When erasing we can verify that, although the paint in the layer is intact, only the areas of this that the mask allows are shown. If we want to rectify, it is as simple as taking our preference brush and painting with the white color on the mask the areas that we want to be visible again. The example shows how, using the "eraser tool", the black areas inside the mask are generated that make the paint in the layer stop seeing. Then, with the pencil tool and using the color white, it is painted again on the mask so that the drawing on the layer is visible again.
An alternative to using the "eraser tool" to generate black areas is to use the color that works as transparency. In this way, we can use any brush to fulfill the same function as the eraser.
If we want to visualize exactly where the black zones of the mask are located on the canvas, we have to click on the mask while pressing the "Alt" key. In doing so, they will appear marked with a bluish tone on the canvas. To deactivate this function it is a matter of pressing the mask again by pressing the "Alt" key again.
It is possible to combine the "automatic selection tool" and the "layer mask" to quickly generate black and white areas. To do this we have to go to the layer we want, use the "automatic selection tool", choose the elements that we want to be visible - in other words, that constitute the white areas - and click on the mask icon to generate a taking that selection into account. In this example, the exterior of the animal is selected and a mask is created, which causes the animal to be defined as a black zone and not visible.
If we want to remove the mask completely we have to right click on it and click on the "Remove mask" button. If on the contrary we want to join the layer and the mask so that the paint in the black areas disappears definitively, we have to select the option of "Apply mask to layer".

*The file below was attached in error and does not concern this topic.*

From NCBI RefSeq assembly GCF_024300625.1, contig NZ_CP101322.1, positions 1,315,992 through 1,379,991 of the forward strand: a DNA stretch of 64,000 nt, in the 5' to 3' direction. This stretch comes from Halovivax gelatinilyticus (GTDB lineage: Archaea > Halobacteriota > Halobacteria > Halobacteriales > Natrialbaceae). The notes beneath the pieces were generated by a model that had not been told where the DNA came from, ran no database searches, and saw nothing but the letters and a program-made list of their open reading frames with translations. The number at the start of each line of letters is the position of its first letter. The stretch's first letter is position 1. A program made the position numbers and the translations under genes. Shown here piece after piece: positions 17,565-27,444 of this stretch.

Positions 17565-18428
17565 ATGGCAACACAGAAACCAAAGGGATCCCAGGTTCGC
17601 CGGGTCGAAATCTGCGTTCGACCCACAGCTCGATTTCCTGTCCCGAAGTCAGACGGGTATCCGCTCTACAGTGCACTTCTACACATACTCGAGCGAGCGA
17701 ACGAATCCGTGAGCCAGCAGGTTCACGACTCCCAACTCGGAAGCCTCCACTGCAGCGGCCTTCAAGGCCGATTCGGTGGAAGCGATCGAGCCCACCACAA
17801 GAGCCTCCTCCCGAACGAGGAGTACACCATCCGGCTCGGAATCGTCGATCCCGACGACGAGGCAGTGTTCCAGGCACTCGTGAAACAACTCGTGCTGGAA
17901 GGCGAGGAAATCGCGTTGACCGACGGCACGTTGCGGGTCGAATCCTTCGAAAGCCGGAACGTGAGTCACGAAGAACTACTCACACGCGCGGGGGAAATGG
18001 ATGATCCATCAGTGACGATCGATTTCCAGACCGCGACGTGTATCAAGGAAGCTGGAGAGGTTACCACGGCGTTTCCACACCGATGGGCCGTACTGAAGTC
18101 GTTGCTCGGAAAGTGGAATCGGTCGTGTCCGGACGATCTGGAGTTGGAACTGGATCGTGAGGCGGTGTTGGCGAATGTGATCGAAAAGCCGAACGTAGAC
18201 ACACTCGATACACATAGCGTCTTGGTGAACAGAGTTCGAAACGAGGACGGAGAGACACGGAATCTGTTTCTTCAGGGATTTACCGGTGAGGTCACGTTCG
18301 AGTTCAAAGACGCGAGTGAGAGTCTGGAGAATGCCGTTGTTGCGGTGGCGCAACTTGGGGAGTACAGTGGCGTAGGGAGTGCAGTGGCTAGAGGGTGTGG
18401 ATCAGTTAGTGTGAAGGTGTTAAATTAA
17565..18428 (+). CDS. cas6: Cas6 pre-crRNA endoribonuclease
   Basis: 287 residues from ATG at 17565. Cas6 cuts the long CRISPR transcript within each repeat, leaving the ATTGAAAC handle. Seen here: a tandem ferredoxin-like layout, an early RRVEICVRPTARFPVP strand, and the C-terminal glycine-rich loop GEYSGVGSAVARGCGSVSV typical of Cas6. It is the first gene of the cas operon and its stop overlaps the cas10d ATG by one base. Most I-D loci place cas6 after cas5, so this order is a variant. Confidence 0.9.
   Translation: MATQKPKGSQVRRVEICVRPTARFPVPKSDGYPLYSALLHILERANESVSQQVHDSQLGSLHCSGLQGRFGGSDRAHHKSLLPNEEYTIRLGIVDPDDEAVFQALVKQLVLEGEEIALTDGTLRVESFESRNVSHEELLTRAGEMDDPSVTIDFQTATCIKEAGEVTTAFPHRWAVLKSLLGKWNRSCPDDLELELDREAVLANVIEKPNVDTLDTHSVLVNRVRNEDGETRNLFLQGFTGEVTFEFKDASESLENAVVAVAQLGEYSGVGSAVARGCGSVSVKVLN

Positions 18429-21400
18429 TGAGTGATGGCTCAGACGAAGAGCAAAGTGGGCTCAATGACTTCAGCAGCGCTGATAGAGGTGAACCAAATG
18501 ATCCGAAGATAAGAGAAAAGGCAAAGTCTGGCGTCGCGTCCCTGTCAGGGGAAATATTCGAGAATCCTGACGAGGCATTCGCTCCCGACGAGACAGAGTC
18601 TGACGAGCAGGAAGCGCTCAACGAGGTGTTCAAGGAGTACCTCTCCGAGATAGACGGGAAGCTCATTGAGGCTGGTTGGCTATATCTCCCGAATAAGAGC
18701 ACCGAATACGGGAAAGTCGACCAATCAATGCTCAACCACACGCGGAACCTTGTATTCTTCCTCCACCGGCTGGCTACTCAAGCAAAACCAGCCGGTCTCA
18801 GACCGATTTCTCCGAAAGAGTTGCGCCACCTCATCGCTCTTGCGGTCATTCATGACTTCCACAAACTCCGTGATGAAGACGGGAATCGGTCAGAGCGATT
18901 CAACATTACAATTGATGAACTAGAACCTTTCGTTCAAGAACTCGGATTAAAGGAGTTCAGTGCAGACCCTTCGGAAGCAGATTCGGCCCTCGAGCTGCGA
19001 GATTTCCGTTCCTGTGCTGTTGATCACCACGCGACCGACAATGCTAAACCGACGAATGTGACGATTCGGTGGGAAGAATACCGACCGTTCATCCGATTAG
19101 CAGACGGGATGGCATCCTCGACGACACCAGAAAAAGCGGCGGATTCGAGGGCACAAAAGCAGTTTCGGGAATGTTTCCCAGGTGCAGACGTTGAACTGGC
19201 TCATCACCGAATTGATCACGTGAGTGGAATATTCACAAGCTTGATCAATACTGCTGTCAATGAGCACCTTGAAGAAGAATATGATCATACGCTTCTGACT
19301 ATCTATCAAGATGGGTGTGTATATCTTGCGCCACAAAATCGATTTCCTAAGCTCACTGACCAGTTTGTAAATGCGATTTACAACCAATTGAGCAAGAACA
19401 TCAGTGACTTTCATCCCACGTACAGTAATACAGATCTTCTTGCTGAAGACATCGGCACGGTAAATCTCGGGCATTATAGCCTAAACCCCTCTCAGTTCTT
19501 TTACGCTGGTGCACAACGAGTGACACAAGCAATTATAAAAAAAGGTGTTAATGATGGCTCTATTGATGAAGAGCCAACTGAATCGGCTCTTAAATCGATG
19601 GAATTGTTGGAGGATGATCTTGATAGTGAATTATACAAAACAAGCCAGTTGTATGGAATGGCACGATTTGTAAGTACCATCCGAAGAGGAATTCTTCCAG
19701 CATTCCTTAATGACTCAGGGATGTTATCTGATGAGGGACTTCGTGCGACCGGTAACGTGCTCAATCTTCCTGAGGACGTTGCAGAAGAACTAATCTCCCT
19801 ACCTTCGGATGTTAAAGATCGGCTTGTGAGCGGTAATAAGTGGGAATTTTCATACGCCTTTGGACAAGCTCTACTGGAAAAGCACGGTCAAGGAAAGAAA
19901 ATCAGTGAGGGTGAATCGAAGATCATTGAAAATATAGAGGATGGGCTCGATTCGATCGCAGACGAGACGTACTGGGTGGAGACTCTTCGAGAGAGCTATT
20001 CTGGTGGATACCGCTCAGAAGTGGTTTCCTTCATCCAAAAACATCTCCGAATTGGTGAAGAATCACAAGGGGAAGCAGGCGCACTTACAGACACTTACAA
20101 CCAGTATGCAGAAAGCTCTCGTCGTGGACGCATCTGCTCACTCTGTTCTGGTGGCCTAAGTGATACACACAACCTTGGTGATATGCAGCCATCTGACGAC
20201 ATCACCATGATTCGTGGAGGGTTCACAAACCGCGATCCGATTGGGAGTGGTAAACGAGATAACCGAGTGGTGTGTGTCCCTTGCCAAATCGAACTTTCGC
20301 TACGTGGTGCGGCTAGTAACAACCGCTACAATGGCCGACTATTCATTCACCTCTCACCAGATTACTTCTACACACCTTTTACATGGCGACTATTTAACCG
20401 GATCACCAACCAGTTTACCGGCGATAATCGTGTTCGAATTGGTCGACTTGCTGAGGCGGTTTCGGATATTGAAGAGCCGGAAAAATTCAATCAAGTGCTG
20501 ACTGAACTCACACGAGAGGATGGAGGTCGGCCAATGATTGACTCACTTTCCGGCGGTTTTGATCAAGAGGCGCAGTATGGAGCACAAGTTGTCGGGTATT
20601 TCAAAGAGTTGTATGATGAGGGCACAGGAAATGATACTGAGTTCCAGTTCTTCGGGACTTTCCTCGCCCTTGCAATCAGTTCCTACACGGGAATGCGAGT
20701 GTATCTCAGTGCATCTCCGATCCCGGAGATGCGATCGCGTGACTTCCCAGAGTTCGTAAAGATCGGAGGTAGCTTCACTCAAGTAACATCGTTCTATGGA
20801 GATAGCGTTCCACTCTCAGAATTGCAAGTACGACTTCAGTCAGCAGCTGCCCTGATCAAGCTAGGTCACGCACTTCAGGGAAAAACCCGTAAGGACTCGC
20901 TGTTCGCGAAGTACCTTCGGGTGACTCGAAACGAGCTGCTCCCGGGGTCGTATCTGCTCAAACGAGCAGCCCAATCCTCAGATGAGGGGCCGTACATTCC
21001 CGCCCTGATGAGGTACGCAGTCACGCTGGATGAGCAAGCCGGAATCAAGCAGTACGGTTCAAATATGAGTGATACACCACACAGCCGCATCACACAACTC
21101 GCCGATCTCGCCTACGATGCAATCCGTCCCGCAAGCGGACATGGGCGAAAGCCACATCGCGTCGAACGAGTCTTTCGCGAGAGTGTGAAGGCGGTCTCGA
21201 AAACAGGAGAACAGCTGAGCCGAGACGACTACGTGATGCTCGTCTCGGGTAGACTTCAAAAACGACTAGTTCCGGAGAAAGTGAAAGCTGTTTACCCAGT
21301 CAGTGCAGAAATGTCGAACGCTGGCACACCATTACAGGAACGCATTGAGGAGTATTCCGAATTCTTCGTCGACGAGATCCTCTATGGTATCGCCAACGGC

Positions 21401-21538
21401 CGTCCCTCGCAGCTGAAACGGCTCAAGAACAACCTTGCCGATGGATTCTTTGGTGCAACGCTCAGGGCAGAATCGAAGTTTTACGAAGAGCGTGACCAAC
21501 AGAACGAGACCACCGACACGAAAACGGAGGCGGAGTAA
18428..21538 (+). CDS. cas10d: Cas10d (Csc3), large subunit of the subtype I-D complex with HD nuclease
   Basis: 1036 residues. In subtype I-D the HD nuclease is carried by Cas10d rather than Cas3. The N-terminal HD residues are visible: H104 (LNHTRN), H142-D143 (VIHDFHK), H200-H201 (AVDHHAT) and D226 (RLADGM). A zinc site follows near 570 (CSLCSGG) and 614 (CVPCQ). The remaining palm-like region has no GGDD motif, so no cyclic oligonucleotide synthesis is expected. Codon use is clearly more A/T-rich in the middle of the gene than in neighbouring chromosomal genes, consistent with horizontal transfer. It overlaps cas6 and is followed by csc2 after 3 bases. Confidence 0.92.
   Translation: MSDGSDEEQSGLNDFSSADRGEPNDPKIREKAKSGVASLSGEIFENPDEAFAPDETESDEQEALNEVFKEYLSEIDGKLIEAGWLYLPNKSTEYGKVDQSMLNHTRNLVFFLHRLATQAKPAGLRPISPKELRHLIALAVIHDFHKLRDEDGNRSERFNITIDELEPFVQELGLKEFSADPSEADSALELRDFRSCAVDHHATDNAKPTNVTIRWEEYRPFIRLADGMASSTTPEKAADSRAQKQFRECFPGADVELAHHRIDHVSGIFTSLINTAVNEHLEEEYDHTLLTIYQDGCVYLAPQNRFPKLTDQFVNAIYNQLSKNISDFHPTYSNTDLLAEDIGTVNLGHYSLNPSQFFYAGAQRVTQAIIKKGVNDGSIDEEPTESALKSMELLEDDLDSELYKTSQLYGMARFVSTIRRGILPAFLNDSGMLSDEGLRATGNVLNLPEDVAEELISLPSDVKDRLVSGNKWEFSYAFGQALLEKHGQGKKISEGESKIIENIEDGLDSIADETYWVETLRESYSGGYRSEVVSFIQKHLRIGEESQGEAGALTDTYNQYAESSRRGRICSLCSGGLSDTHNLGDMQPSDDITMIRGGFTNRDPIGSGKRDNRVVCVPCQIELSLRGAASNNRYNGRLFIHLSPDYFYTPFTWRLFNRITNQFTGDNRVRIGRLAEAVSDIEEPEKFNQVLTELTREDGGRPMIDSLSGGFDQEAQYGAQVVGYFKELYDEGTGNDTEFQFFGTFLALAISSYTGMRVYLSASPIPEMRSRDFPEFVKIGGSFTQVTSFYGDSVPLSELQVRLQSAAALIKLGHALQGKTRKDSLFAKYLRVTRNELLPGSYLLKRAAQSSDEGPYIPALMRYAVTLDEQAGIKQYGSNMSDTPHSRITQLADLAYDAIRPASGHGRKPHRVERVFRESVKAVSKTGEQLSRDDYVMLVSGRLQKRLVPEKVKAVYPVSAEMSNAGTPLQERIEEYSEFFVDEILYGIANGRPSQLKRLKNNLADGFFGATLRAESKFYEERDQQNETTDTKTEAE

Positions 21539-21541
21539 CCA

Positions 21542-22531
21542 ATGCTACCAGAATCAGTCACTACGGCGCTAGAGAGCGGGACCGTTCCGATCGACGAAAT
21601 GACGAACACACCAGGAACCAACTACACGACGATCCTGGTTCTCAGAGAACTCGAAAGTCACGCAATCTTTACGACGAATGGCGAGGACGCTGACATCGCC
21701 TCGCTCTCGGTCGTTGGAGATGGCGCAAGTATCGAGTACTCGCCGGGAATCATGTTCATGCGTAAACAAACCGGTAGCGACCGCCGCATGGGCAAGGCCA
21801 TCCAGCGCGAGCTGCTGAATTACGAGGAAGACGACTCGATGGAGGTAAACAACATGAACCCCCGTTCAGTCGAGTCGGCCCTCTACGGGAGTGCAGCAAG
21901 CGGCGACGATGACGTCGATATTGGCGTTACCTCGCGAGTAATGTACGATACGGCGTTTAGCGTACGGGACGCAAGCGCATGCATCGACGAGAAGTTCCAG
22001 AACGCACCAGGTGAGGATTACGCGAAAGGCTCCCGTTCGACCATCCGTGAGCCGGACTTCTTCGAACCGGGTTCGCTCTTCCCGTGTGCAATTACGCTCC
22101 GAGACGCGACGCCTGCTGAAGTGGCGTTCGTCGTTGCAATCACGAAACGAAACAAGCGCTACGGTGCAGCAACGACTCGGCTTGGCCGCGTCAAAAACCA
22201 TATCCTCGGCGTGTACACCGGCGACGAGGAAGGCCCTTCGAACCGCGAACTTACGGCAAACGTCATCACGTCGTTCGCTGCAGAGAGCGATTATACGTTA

Finally, this tic between the layer and the mask indicates that they are linked.
This means that if we use the "move layer" or "free transformation" tool -Edition> Transform> Free Transformation- it will affect both one and the other.
On the contrary, if we want to modify the layer or mask individually, we will have to unlink them. To do this, click on the tic to make it disappear. Once unlinked, if we click on the layer and use the "move layer" tool, only the content of the layer will be moved. On the contrary, if we click on the mask and use the tool in it, then only the contents of the mask will scroll.
As we have seen, the "layer mask" is a very versatile way to organize our illustration. The great advantage of this method is its ability to edit as many times as necessary the mask without losing the paint in the layer.